Irishman who was handed over as an orphan by nuns traces family after 60 years

Australian man finds Irish family after 80 years

An Australian man has finally ended his 60 year search for his Irish family.

Paddy Cannon had spent his entire life not knowing who his parents were, or where he came from.
Australian man finds Irish family after 80 years

Now, at the age of 80 he has met his relatives for the first time.

Paddy was sent to Australia when he was ten years old. He had been taken from his mother at just six weeks old, and given to the Sisters of Nazareth.

He was told that he was an orphan.

However, Paddy would not accept that he would never know who he was.

He felt great pride in his Irish heritage and was determined to find out the truth about his ancestry.

He began a lifelong search to find out about his family, and when he was 22 he discovered his mother’s name was Catherine.

She was an Irishwoman living in Wales and Paddy was conceived and born out of wedlock.

He was taken from Catherine and she returned to Ireland.

Catherine went on to marry a farmer in Mayo and have three more boys and three girls.

She died in the 1970s.

On the other side of the world Paddy was continuing his search for his family.

He struggled to find any leads because the authorities that took children from British and Irish orphanages and shipped them to Australia kept few records.

Paddy turned to the Child Migrants Trust charity for help. They put his DNA on an international database and eventually it was matched with one of Paddy’s relatives in America.

From there, Paddy was able to trace his family in Co Mayo, the Derrigs.

One of Paddy’s three brothers Michael was contacted by the charity. He said: “I felt like saying to her, you have the wrong house here. I couldn’t believe it.

“We asked her, would she have a photo of Paddy Cannon? She showed us his picture and as soon as we’d seen it, we said right away … ‘he’s definitely a Cannon’.”

Paddy added: “It was a shock for them and shock for me, but a happy shock.”

The family has since visited Paddy in his hometown in Australia. Brother John Joe described it as meeting an old friend. He said: “A little bit of a shock at the time.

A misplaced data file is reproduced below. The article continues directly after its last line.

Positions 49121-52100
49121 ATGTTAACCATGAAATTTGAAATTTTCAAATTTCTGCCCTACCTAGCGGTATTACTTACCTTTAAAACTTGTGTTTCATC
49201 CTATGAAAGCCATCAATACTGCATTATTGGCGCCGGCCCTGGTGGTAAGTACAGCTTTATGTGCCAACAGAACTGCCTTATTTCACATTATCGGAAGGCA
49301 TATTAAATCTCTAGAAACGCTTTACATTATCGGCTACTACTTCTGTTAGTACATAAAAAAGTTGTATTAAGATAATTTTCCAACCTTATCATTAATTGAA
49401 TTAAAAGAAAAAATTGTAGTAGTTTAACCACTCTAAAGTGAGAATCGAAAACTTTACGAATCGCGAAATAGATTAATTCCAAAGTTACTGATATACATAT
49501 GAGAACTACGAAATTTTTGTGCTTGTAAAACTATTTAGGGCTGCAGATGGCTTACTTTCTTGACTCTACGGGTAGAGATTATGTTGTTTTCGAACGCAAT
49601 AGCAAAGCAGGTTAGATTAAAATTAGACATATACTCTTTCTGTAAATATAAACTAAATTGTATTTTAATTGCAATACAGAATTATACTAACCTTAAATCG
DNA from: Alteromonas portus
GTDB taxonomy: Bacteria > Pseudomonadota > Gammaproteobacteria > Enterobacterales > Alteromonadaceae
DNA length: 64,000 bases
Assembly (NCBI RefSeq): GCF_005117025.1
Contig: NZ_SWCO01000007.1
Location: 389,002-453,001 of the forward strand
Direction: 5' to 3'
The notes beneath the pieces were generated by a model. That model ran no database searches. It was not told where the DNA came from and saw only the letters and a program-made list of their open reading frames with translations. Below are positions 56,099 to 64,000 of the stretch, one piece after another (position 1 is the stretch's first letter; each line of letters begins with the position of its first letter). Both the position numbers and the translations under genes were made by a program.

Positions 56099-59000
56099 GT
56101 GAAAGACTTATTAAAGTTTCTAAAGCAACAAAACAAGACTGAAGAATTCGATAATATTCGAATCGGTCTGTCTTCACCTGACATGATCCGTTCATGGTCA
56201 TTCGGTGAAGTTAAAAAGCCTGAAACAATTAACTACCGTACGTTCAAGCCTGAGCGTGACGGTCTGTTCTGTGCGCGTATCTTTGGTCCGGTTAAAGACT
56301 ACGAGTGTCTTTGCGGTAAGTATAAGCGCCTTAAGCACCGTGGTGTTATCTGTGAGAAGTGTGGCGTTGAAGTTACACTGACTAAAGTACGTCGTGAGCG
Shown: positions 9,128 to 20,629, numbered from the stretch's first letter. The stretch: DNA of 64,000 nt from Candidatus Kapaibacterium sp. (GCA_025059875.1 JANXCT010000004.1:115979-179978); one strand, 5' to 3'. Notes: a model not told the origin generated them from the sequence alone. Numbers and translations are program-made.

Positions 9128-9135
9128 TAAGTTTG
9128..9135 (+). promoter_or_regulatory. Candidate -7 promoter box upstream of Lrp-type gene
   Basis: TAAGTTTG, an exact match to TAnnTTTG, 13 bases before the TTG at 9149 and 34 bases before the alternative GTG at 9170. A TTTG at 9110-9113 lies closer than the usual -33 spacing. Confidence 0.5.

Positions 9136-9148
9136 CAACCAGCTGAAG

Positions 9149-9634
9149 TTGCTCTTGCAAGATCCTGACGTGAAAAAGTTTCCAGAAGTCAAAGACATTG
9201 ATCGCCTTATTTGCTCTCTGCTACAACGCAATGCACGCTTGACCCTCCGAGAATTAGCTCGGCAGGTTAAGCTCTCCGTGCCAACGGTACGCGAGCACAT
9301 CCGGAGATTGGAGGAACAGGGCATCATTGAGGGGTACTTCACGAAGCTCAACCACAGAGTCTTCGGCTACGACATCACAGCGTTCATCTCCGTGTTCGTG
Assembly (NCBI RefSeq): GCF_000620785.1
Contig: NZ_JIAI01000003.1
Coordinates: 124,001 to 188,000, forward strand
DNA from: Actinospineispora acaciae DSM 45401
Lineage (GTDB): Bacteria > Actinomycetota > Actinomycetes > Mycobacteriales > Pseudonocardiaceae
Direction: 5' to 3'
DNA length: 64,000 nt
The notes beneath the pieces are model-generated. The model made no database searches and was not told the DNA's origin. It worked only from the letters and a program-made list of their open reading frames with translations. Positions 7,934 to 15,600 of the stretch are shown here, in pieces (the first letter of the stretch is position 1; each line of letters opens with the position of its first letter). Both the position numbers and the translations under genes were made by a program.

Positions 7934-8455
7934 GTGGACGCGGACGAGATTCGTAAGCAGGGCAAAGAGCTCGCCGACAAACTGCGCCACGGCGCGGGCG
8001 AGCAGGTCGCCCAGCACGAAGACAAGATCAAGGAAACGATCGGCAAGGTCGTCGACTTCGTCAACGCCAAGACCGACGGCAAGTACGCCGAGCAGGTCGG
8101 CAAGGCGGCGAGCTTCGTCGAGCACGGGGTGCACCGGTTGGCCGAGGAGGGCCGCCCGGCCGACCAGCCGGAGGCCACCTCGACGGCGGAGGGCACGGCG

“Mam had never told anyone so we didn’t know Paddy existed.

“But after 15, 20 minutes, you got that feeling that you knew him all your life.”

Paddy’s brother Michael admitted he felt hurt to know his mother had gone through the ordeal alone and never told anyone about it.

He said: “I feel sorry for her having to carry on. But they were the times.

“That’s the bit of hurt that I have about it. The rest is all good.”

Paddy’s relatives have welcomed him into the family with open arms. They even made the touching gesture of adding his name alongside all the other siblings on his mother’s headstone.

Paddy said: “When I spoke to the family at the grave site, I said to them. ‘Mum knows that we are together’.

“That’s given her peace in the next world.”

Paddy’s story is not a one-off. There were several children sent to Australia from Britain and Ireland who never knew their biological family.

Paddy was helped in his search by the staff at Tuart Place, a service that helps adults who grew up in out-of-home care.

Paddy himself helped set up the governing body of Tuart Place.

Director Philippa White was inspired by Paddy’s determination in his search.

She said: “He would say, ‘I’m going to find my family. I’m not giving up’.

“I wondered at times if it was the right thing to say to him, ‘Paddy, do you think you should maybe accept that perhaps you are not going to find family?’

“Just from a sort of therapeutic point of view — but I’m glad that I didn’t.

“Paddy is loved by his Tuart Place family because he is such a kind person and does so much for others.

“It’s really nice to see something great happen to Paddy.”

Paddy’s story is not unique, and many other people face long searches to find the truth about their genealogy.

Written by Andrew Moore